Overall I like what you did with 1Password 8. Looks nice, feels faster than 1Password 7.
However, some design choices are a bit annoying:
The preferences window has a top-right X button for closing the window. That‘s not very macos-like. I would expect a macOS window with the typical three window buttons at the top-left window corner.
Unlock with Touch-ID always needs an extra click, because entering the password is the default. This one is really annoying.
1Password Version: 8.2.0-44.BETA
Extension Version: Not Provided
OS Version: macOS 11.5.2
+1 vote for putting window controls where they belong on Mac OS. Window behavior is probably one of the biggest aspects of non-native UIs that give us Mac users grief. :-)
This would also be fixed by having a bonafide Mac window, but CMD+W also doesn't close the preferences, it closes the whole app window. Gets me every time so far.
@mh2016 Thank you for the feedback!
We could certainly put 3 buttons there but would they make sense? How often do you arrange or minimize the Preferences in other apps?
I believe that system Touch ID prompt will activate automatically when you open 1Password. We decided to not do that every time when the window gets focus because the modal prompt could be annoying (it is similar to what 1Password 7 did). Just like in 1Password 7, you should be able to press Return key in the empty password field to activate Touch ID.
@jm.torres92 Thank you for the feedback on ⌘+W!
Re: minimizing/arranging preference windows- it certainly doesn't happen too often, so I thought I'd look and see how other apps do it. I just did a quick survey of running apps on my machine and noted that Safari's preferences window has all three buttons but only the left-most (close) is active; the rest are disabled, presumably since (as you point out) minimizing is not something one needs to do very often. Messages, iTerm, and Mail allow closing and minimization but not arranging, TextMate allows all three, and Word/Excel/Outlook all follow Safari's lead and only allow closing, as does Preview and OmniGraffle (and 1P7). The Jetbrains IDEs somewhat confusingly allow closing and arranging but not minimization, ditto for XCode. All of the above apps use a native window of one form or another for their preferences display- well, JetBrains' tools seem to be half-way faking it, but they're all also largely written in Java so it might just be some weirdness around their Cocoa integration. I personally don't have a whole lot invested in which buttons besides "close" are active, but it sure would be nice to have them be in the right place and to have the window behave like a proper window.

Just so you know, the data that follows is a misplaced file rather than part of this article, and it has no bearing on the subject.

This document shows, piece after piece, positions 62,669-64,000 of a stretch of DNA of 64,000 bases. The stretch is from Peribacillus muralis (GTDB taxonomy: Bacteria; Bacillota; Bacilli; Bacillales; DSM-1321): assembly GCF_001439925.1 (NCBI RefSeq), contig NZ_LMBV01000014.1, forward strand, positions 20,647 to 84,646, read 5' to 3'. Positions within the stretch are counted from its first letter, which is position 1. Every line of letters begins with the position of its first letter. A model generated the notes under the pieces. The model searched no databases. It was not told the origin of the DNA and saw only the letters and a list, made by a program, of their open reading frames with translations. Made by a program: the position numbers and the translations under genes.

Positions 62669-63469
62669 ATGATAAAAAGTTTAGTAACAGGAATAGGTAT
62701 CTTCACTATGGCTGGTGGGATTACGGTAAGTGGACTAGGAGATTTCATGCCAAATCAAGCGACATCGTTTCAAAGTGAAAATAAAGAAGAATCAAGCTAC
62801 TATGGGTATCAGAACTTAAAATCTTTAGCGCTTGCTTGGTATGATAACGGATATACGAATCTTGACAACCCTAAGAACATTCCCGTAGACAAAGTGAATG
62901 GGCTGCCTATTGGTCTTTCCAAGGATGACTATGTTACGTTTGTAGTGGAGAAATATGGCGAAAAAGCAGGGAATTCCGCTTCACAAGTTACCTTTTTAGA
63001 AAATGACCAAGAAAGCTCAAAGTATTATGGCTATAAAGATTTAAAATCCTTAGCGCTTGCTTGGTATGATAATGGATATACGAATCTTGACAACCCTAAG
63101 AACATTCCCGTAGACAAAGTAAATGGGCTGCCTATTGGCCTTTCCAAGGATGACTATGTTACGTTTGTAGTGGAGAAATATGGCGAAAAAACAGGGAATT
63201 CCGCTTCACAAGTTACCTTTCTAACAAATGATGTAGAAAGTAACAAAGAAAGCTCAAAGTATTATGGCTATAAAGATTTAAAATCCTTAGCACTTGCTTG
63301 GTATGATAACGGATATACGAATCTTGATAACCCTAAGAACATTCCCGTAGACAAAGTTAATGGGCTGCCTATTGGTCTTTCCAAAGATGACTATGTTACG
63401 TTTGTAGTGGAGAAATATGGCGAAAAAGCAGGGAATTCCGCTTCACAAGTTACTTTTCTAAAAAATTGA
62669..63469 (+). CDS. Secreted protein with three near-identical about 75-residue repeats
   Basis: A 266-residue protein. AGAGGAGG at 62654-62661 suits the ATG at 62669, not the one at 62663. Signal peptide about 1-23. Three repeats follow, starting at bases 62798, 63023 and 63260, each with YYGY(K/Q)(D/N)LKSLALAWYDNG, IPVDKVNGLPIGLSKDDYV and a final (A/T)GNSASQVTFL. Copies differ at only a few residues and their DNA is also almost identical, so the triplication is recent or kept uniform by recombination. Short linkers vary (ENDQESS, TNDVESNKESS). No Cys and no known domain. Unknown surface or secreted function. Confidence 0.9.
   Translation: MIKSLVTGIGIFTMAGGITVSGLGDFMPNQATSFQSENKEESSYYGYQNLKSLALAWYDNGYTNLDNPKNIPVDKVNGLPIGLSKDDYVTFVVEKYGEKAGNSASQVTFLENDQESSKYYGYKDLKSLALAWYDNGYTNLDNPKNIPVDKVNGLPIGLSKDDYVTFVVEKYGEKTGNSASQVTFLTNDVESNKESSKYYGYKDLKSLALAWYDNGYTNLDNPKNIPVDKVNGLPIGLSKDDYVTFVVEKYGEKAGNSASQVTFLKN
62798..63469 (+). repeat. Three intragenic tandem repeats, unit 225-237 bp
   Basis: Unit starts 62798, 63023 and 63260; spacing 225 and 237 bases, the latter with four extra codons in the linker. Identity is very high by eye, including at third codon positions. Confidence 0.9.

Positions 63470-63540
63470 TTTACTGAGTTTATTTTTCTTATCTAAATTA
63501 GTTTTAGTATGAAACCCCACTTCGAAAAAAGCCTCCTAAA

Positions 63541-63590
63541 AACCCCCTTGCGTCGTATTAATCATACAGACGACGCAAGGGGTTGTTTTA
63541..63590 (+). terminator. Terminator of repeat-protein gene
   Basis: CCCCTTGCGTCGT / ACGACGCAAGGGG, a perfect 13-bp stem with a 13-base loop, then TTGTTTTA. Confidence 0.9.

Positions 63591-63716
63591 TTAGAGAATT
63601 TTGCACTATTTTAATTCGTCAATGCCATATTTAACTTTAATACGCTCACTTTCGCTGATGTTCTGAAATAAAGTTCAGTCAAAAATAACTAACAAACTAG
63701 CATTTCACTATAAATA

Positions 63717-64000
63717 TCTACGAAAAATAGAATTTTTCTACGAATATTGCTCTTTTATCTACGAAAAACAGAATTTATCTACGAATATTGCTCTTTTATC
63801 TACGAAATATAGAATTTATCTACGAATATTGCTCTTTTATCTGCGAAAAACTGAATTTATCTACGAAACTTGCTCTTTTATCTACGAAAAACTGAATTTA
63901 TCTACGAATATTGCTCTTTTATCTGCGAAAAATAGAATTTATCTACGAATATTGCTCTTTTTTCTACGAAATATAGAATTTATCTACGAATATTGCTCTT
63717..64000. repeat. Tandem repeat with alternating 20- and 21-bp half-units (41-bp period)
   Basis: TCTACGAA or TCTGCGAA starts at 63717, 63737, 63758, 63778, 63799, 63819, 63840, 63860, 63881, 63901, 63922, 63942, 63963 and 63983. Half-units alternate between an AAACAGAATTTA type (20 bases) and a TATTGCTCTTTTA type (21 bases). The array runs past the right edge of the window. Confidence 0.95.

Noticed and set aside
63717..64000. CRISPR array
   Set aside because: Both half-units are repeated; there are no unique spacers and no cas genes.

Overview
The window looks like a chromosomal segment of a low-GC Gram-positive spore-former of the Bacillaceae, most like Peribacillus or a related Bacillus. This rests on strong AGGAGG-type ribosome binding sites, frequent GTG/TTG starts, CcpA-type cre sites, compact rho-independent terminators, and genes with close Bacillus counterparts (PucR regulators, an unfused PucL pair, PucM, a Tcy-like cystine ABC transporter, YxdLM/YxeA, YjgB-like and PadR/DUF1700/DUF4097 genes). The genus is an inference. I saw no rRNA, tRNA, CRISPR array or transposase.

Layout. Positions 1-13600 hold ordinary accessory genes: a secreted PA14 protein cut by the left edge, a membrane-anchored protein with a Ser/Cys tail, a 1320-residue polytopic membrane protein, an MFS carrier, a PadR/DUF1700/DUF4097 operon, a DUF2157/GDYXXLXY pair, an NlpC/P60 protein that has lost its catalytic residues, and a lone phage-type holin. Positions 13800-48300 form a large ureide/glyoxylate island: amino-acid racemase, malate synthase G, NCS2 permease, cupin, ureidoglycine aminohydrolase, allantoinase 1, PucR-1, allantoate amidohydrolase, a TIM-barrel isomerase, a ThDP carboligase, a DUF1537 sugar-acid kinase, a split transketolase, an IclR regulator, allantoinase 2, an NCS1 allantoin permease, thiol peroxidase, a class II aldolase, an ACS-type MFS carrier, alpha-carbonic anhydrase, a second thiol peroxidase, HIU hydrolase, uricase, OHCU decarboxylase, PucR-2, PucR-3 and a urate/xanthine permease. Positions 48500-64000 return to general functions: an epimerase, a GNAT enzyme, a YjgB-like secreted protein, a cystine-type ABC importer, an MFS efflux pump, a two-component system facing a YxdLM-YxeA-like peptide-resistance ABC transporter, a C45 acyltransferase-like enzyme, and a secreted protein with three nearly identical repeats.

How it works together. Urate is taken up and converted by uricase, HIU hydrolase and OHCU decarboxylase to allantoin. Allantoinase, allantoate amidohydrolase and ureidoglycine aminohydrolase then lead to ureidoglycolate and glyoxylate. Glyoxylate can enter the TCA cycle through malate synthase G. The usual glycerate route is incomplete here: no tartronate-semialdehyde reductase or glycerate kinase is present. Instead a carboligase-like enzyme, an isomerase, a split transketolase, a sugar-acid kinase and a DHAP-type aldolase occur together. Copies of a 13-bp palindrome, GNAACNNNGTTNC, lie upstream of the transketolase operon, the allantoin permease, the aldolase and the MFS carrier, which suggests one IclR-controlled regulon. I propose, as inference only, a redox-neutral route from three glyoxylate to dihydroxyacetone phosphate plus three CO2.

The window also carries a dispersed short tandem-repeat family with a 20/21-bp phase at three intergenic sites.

Turning to the Electron portion of my dock, Slack uses an in-app modal panel for its preferences dialog, with the Windows-style "X-on-the-right" design for dismissing the panel, and it suffers from the same pathological Cmd-W behavior as 1P8 currently does (in that it closes the entire application window). Gets me every dang time, and it bugs me every dang time. :-D And Microsoft Teams also has the same behavior, though that is the least of the sins against usability committed by that particular abomination of a piece of software. The only other Electron app I interact with on a regular basis is Docker Desktop, which does something a bit different- it has the preferences as something sort of like a tab rather than a modal panel/popup/overlay. It takes over the entire interface, and so the window chrome stays unchanged. This is obnoxious, too, but at least there aren't UI cues telling me to try and close the window in order to dismiss it and tripping up my Cmd+W reflexes, and it's not pretending to be an actual OS interface widget.